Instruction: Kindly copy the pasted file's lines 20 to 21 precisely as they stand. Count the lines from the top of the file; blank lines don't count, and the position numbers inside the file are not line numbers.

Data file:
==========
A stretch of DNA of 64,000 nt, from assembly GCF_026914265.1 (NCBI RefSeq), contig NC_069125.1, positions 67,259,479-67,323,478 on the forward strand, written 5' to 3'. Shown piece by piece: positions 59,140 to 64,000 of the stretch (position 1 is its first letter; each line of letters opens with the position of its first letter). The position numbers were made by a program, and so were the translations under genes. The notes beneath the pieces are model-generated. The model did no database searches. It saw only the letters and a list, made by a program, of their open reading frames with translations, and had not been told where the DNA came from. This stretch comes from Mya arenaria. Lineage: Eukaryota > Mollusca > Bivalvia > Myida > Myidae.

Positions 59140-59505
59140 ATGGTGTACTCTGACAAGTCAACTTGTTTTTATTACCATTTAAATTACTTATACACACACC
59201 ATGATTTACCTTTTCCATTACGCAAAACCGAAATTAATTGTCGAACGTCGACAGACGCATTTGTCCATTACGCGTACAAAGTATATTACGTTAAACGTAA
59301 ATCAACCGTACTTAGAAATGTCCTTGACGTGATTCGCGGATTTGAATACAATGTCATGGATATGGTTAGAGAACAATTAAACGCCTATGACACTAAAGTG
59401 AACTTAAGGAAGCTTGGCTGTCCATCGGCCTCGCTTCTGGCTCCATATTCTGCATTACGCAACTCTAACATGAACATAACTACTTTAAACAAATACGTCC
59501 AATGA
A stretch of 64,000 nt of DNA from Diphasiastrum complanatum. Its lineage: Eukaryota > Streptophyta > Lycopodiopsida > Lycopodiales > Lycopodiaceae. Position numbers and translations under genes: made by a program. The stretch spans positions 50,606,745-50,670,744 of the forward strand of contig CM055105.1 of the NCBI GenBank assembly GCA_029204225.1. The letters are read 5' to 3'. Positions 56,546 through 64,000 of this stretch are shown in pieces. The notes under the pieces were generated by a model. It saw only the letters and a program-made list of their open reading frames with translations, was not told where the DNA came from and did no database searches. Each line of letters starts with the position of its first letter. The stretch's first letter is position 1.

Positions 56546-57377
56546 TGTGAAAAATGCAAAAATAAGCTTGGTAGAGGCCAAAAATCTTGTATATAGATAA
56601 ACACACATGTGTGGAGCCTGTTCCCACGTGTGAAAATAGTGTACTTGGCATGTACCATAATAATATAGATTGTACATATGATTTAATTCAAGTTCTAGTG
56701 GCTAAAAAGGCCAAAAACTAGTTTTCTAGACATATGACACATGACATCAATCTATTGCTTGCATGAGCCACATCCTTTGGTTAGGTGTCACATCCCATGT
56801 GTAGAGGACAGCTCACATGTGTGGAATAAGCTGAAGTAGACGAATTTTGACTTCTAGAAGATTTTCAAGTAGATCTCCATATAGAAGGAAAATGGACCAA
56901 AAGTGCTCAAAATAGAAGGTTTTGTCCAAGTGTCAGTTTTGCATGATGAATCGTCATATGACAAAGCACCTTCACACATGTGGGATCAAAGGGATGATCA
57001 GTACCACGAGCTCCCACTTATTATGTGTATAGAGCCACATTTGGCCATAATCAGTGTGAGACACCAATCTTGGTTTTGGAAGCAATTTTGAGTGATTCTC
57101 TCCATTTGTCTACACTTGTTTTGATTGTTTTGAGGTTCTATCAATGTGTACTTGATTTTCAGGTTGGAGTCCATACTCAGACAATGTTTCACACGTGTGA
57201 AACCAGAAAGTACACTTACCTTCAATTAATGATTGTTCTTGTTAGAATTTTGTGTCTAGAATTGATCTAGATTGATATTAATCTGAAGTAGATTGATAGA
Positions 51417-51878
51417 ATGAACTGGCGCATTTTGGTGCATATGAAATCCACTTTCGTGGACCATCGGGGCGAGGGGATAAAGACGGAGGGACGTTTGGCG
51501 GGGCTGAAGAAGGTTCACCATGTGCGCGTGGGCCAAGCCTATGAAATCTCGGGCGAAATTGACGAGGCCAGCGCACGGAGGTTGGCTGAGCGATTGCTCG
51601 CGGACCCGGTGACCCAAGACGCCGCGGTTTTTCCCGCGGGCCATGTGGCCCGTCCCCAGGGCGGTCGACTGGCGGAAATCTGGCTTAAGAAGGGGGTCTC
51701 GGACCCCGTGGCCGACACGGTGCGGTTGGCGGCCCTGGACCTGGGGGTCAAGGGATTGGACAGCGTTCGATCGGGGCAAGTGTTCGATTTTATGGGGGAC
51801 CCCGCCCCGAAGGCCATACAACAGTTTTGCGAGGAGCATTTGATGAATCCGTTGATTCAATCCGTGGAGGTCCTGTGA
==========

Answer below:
51501 GGGCTGAAGAAGGTTCACCATGTGCGCGTGGGCCAAGCCTATGAAATCTCGGGCGAAATTGACGAGGCCAGCGCACGGAGGTTGGCTGAGCGATTGCTCG
51601 CGGACCCGGTGACCCAAGACGCCGCGGTTTTTCCCGCGGGCCATGTGGCCCGTCCCCAGGGCGGTCGACTGGCGGAAATCTGGCTTAAGAAGGGGGTCTC